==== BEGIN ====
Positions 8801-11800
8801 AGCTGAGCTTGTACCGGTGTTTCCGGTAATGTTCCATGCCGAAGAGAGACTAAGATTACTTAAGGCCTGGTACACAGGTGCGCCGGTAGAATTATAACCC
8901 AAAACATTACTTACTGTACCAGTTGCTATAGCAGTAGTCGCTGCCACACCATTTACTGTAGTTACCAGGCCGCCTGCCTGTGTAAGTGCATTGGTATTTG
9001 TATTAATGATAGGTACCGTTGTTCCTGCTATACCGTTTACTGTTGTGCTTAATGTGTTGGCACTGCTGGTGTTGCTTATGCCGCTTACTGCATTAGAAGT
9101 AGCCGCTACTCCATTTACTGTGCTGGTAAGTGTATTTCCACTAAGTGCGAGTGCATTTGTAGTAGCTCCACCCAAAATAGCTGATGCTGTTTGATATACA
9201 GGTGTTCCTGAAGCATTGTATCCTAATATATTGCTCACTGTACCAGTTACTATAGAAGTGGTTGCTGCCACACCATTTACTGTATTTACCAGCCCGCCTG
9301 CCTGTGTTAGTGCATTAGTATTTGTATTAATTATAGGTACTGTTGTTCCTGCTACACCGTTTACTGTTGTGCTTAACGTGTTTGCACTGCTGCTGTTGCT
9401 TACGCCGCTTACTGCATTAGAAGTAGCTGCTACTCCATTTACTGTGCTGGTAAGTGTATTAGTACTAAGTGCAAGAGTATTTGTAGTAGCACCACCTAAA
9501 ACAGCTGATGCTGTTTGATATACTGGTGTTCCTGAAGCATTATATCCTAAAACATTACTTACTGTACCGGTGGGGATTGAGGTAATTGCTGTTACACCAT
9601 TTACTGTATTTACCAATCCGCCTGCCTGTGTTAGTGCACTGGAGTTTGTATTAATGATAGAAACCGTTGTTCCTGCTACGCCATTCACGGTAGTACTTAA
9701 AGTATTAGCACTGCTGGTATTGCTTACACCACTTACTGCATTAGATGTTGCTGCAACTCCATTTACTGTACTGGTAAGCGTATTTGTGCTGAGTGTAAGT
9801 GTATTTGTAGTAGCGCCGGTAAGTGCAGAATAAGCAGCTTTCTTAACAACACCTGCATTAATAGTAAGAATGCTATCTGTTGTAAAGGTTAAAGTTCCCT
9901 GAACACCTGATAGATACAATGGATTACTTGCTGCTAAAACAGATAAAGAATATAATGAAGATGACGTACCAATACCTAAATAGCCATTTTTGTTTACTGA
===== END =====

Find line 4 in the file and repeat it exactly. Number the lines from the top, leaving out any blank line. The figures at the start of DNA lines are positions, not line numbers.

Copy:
9001 TATTAATGATAGGTACCGTTGTTCCTGCTATACCGTTTACTGTTGTGCTTAATGTGTTGGCACTGCTGGTGTTGCTTATGCCGCTTACTGCATTAGAAGT